Surprise positional outlook: Catcher

Jarrod Saltalamacchia and Taylor Teagarden will be battling throughout spring training to become the Rangers' starting catcher. US Presswire

SURPRISE, Ariz. -- Fittingly, as pitchers and catchers get going here at spring training, we turn our attention to them in our positional outlooks. We'll look at catcher today and then shift to the five starting rotation spots next week just to give you a glimpse of each position and player.

One of the biggest questions of the spring is whether Jarrod Saltalamacchia can show he's healthy. If he is, he's expected to be behind the plate on opening day. But that doesn't mean it's simply Saltalamacchia's job to lose. Taylor Teagarden will get his opportunity as well.

So far, Saltalamacchia has progressed nicely since returning to baseball conditioning in January. He had a setback in winter ball, feeling some discomfort in his arm in his first few games. He was shut down for a month, but it was determined that he didn't suffer any additional damage to his shoulder or arm.

Saltalamacchia, 24, started the 2009 season as the No. 1 catcher, but played in just 84 games because of complications from Thoracic Outlet Syndrome. Saltalamacchia had right shoulder soreness and was having trouble throwing the ball back to the mound at times. He batted .233 with nine homers and 34 RBIs and had 97 strikeouts (and 22 walks) in 283 at-bats.

Saltalamacchia has talked this offseason about focusing on staying healthy and getting more consistent at the plate. The reality is the Rangers didn't get much offensively from the catching position all season. Rangers' catchers hit .234 with 17 homers and 71 RBIs. They had 188 strikeouts in 568 at-bats. Only the first base position had more strikeouts for the club last season. The catching batting average was 23rd in the majors and the strikeouts were No.1. But it wasn't all bad news from an offensive standpoint. The Rangers' catchers had 74 runs, eighth in the majors.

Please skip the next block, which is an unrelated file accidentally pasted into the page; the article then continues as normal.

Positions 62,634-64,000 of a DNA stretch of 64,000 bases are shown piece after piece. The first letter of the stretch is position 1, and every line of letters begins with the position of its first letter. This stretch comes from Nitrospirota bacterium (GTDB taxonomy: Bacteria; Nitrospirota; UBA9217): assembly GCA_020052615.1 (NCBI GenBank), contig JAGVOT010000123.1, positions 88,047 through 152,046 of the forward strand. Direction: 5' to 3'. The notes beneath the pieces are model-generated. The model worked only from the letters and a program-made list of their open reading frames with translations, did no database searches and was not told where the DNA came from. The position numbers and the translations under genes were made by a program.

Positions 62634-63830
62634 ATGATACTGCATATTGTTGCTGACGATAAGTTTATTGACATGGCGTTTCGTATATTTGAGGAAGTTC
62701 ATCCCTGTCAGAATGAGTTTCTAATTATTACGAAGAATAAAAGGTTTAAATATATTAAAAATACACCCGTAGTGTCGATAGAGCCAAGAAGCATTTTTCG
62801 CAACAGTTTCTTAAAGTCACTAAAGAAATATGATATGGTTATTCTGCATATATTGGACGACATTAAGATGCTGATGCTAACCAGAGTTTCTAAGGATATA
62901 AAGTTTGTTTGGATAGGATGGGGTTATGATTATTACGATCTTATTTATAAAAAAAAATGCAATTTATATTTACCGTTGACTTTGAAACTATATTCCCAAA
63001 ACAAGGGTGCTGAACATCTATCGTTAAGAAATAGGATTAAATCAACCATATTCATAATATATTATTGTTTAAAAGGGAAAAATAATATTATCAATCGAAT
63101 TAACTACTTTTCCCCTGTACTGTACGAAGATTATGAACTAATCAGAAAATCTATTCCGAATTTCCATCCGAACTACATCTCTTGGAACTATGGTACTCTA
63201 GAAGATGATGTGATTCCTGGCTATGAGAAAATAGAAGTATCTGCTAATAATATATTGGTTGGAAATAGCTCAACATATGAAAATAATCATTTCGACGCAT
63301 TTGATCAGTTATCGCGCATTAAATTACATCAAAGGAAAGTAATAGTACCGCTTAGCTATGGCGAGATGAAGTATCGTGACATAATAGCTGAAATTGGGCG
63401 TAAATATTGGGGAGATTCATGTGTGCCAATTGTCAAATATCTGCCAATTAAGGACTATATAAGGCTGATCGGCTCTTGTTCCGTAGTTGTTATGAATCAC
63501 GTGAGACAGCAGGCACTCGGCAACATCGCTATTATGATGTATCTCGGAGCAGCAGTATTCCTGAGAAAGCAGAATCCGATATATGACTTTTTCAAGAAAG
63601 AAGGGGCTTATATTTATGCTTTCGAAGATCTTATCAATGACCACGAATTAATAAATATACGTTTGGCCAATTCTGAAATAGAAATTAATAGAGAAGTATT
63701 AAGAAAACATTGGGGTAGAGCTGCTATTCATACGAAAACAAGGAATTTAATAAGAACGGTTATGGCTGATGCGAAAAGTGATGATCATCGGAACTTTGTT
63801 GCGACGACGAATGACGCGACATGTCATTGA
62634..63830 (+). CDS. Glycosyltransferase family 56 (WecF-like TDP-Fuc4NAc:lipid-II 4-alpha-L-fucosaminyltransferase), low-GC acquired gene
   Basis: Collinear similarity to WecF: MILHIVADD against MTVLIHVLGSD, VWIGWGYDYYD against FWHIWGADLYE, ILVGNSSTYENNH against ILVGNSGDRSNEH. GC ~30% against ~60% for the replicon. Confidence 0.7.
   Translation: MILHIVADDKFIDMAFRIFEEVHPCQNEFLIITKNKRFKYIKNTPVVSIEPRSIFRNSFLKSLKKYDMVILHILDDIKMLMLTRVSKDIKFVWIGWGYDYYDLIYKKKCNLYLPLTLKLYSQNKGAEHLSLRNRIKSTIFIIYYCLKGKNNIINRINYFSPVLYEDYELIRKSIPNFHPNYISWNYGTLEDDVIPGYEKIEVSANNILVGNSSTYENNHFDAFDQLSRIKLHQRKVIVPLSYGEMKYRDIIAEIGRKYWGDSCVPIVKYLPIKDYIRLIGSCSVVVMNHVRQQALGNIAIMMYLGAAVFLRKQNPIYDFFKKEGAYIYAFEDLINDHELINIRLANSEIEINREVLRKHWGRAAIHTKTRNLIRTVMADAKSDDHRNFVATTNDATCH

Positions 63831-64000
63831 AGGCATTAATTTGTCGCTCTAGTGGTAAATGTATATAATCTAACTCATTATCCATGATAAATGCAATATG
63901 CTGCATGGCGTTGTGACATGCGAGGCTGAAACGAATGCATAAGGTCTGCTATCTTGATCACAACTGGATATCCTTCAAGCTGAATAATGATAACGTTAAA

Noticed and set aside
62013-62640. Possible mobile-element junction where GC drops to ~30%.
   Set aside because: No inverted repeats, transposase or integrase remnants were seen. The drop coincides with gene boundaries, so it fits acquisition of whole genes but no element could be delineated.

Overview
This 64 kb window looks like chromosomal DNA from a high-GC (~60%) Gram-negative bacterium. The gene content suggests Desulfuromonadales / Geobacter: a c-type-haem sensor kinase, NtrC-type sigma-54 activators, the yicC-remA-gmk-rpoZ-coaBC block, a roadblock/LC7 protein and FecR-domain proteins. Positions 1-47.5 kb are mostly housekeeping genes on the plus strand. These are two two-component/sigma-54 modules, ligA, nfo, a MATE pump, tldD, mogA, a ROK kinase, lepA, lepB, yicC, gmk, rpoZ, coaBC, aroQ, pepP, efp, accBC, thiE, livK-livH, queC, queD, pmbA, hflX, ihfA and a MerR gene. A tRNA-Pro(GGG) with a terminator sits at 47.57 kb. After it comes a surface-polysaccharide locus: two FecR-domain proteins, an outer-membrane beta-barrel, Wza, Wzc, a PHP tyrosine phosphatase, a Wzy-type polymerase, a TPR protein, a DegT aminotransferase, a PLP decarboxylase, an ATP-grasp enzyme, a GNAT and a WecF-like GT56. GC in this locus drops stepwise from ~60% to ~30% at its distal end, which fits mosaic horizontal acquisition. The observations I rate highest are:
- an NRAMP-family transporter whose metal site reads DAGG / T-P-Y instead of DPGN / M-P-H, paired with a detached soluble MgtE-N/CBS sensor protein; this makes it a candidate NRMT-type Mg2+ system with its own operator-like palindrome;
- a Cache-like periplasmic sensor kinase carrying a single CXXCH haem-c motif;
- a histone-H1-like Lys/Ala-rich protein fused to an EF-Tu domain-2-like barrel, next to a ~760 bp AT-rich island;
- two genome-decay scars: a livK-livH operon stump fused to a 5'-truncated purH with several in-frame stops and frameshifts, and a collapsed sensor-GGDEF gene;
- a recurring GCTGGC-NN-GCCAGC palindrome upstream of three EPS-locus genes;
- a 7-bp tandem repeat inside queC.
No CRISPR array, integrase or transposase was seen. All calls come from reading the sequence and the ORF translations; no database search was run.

But there's no doubt, getting more from the catching position on offense is something the Rangers need this season. Taylor Teagarden could have a say in that as well. He was Saltalamacchia's backup last season and struggled at the plate himself. He hit .217 with six homers and 24 RBIs (with 76 strikeouts and 14 walks in 198 at-bats). The Rangers, needing some help at catcher, traded for Pudge Rodriguez in August when Saltalamacchia went down. But he's not back this season.

They did bring in veteran catcher Toby Hall as insurance should Saltalamacchia experience some setbacks.

But the Rangers want the two young catchers to grab the job. Manager Ron Washington talked last season about making sure both of them got to know the pitching staff and could call a good game. Both improved steadily in that area in 2009. And they'll start right now getting used to the new faces on the Rangers' staff. Saltamacchia's catching ERA was 4.10 with Teagarden at 4.60. They had a combined 13 errors in 2009.

The club considers both quality defenders and it's a part of the game they continue to work hard at. The key will be finding that balance of handling pitchers well, playing solid defense and contributing a little more at the bottom of the order with the bat.

"There's nothing wrong with some healthy competition," Washington said Thursday. "It's what I've always preached I've wanted to see from my catchers: handling the pitching staff, getting them through innings, helping through bad times. It gets back to leadership too."

Catching will be fun to watch this spring.